Wednesday, August 13, 2008

C.Y.I.W.G. Case Study: Did L'Oreal Upgrade Beyoncé?!?

A minor kerfuffle is taking place on the web the streets right now surrounding a current ad campaign featuring singer/actress(?) Beyoncé Knowles[1]. Apparently the ad is for some sorta hair lightening product, and Bey's hair ain't the only thing that's lighter.

It isn't what it looks like - or so L'Oréal would like readers to believe.

The cosmetics colossus yesterday denied it whitewashed Beyoncé Knowles, although she looked inexplicably light-skinned in Elle magazine's two-page L'Oréal Paris ad for its hair-highlighting product.

"It is categorically untrue that L'Oréal Paris altered Ms. Knowles' features or skin tone in the campaign for Féria hair color," the company snorted in a statement.

The diva's rep insisted a bleached Beyoncé is still recognizable.

"There is no doubt that anyone seeing that ad will know that it is Beyoncé," said publicist Alan Nierob.
I agree, it might have taken me a moment, but I would have eventually figured out that this was Beyoncé. Still, it does beg the question of exactly why someone felt the need to take a relatively lightskinnded woman and make her even lighter, and blonder for that matter. Are they subliminally making Beyoncé more "pretty" or at the very least, appropriate for their product?

This isn't the first (nor last) time this has happened of course. In my casual TeeVee viewing, even I've noticed "ethnic models" like Jennifer Lopez, Mary J. Blige, that chick off Ugly Betty, Tyra Banks[2], Gabrielle Union, and even Queen Latifah seemingly lose melanin when placed in ads, especially when alongside traditionally "pretty" (read: white, thin, and blond) models. It's messed up, but I'm also assuming these sisters go into this knowing it's gonna happen. These companies are seldom, if ever marketing their products exclusively to women of color. So, it's fair to assume some racial trickery could happen, namely because they want to celebrate some superficial notion of "diversity", yet not alienate their core customer base (ie: white women). I would suspect that this is why Beyoncé hasn't come out with some objection herself. She was in on it the whole time. Ditzy as she may appear, she clearly knows the game, and the game is to get pizzaid.

On the flipside, come the freak on! What the ham sammich is Beyoncé doing hawkin' hair coloring anyway? Correct me if I'm wrong, but is it even possible to dye a lace front wig? I'm obviously no expert on women's hair, but I think not. My guess is, she prolly just gets some lighter tracks stitched in hair, rather than dying what she's "got". I wonder if L'Oreal has considered how dumb if is to have a person who sports a horse mane selling hair dye. Seriously, that's like Ron Harper being the spokesman for ToastMasters. Would you buy condoms from Evander Holyfield? Singing lessons from Ashanti? Would you hire Billy Joel as your chauffeur? Prolly not.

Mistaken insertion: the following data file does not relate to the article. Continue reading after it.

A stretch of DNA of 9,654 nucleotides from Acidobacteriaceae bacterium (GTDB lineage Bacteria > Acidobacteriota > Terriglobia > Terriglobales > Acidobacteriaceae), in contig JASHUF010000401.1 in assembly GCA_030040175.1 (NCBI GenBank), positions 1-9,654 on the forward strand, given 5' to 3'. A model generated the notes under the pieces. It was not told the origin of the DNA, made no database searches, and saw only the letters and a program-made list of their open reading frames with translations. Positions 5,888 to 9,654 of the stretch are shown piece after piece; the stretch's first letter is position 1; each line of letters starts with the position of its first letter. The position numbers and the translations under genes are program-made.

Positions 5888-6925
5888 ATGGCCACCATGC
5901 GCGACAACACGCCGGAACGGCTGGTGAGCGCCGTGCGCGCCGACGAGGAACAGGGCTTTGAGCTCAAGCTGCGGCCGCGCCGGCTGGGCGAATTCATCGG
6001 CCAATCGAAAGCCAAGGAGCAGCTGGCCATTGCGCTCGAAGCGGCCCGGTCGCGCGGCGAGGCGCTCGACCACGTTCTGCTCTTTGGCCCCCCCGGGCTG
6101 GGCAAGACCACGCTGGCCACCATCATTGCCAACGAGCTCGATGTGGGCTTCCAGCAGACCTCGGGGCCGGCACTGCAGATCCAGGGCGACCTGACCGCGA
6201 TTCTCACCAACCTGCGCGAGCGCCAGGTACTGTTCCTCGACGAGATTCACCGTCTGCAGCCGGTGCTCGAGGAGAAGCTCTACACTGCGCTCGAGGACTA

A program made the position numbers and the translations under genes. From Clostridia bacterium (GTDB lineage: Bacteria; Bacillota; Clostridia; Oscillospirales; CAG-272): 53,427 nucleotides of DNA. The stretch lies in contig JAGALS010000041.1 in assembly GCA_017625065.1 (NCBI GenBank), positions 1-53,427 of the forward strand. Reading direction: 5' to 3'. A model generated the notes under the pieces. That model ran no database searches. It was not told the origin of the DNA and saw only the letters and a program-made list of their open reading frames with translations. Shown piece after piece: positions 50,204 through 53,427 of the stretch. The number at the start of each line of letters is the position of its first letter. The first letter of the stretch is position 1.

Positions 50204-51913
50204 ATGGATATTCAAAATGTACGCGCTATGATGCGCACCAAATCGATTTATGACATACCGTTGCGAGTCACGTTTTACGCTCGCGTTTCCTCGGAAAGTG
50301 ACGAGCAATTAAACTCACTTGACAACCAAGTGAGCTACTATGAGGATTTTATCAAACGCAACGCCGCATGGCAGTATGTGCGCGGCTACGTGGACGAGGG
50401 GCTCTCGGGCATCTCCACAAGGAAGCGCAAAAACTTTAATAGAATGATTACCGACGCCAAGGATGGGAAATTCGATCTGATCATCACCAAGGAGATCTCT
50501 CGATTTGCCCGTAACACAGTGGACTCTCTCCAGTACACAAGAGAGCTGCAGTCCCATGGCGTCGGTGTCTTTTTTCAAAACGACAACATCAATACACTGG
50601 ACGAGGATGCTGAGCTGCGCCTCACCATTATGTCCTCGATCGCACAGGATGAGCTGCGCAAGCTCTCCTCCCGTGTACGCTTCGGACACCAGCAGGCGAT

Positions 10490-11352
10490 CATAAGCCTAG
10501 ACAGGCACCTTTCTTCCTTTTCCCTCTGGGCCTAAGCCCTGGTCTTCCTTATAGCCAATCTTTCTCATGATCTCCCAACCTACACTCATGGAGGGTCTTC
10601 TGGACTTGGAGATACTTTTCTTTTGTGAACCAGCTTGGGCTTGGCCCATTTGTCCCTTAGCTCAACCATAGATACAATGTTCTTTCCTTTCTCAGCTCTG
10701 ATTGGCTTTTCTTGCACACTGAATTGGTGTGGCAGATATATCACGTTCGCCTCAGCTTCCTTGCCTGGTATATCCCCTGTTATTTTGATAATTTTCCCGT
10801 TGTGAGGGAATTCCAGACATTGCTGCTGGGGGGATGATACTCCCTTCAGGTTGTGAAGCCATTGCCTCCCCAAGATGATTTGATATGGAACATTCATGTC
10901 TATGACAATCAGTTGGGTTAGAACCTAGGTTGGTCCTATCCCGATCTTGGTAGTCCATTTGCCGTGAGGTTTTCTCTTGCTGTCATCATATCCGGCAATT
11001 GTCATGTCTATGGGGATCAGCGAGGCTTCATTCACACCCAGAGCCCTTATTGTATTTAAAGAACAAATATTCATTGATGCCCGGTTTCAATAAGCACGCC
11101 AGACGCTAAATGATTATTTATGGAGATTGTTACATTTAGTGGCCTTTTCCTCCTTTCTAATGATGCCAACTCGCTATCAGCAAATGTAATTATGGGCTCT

Peep Bey a decade ago.

And this year.

I've heard of "aging well", but who the hell ages into an entirely different ethnicity? I'm just sayin'.

Didn't she switch her style to those ridonculous looking bouffant blondish wigs, get a boob job, and lose weight years ago to boost her "mainstream image"? So, while I feel sorry that she's being exploited, getting all up in arms seems at bit silly when you consider the fact that she's a willing participant already anyway. Yeah, she's being objectified. But if she's not smart enough (or too smart) to be insulted by L'Oreal, why should we be? This isn't too far removed from that infamous LeBron James Vogue cover. I thought he looked like King Kong. He didn't. Same for women who shake their butts in music videos. Are they being objectified? Sure. Do they care? Apparently not, because they just wanna get paid (or attention).

So, to repeat, if the objectee (I know that's not a word, roll with me) is too dumb to know they're being objectified, why should we give a crap? Nobody's being forced into chattel slavery here. It's called a free market system. No harm, no foul. End of story.

This is a big cluster all around, but unfortunately, it takes me back to my favorite adage: when you don't control your own stuff, you're gonna have to compromise.

Question: Do you think L'Oreal intentionally lightened Beyoncé's skin? If so, what message were they trying to convey? Do you notice this sorta of "brightening" with other ads featuring "ethnic" models? Is it possible to dye a lace front wig?


[1] Is that still her last name? Does she even use a last name?

[2] Speakin' of which, man, what skin tone is Tyra? She used to be my complexion. Now, on her show, she appears to be some really strange, mustard beige hue. How is that even possible? It really, really confusing.

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